Fear of discrimination.
Some seniors find it intimidating to be in school and be surrounded with younger people. Many seniors have this first impression that their younger classmates don’t want to befriend them. If others make you feel like you don’t belong in that school or class, ignore them.
Problems meeting requirements
Some seniors are required to take up certain subjects or courses before they can qualify for the school’s basic entry requirements. Prerequisites are a part of the education process for all students. Often times prerequisites can be fulfilled at Community Colleges at a reduced cost.
Declining study skills
Some seniors who want to earn a diploma after retirement may struggle to overcome their study skills. They like their chosen course but it’s just that their study skills are no longer as efficient as it were in their younger years.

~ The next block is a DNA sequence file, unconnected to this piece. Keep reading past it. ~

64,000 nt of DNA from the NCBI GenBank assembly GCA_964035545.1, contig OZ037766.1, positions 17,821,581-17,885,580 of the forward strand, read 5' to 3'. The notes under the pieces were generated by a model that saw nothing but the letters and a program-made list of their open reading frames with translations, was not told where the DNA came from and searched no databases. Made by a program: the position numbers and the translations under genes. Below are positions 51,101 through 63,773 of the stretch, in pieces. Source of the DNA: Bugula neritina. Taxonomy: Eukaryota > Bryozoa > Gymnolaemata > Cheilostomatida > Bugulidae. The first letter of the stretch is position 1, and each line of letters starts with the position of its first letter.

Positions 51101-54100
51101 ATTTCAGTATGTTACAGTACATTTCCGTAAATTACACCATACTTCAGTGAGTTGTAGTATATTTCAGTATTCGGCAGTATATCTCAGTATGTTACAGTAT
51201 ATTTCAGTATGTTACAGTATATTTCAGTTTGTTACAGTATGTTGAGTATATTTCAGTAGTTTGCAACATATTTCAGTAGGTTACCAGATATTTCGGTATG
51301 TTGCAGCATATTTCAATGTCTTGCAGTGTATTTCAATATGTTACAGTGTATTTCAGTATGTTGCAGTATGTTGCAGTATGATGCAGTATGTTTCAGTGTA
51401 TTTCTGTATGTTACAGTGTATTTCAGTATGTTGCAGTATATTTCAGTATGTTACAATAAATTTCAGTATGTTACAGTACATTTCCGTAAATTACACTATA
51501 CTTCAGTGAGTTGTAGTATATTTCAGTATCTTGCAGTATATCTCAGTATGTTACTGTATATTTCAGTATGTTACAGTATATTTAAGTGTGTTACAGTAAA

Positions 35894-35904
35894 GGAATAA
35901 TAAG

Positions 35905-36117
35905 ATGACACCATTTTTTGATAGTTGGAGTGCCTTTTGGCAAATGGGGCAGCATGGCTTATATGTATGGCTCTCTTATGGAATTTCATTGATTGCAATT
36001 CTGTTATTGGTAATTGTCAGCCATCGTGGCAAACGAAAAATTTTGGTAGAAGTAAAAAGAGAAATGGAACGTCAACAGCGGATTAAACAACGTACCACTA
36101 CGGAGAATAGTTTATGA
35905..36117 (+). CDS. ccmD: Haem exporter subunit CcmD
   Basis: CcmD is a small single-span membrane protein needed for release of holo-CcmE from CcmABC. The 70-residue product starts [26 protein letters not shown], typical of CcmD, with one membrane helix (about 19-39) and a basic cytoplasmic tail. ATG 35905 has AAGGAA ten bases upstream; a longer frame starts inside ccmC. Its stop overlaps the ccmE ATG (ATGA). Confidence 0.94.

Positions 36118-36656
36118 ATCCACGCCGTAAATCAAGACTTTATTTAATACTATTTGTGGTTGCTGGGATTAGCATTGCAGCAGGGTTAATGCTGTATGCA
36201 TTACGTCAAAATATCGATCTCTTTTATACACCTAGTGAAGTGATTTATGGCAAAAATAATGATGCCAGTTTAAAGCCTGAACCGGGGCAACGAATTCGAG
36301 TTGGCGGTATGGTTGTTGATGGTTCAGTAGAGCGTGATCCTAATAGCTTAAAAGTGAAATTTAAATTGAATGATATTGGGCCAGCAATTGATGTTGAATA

Lack of funds
Even if you are only auditing a class, it can still cost you some money. This is true especially of schools who still require seniors to pay tuition even if the senior will just be auditing the class. Besides, even if the tuition is free you still need to spend something for transportation. Not to mention the fact that a cup of joe in campus coffee shops are not for free.
As mentioned earlier, no obstacles are insurmountable. Below are some tips to help you overcome some obstacles when going back to school.
Tips for Seniors to Overcome the Challenges of Studying
Go for it no matter what.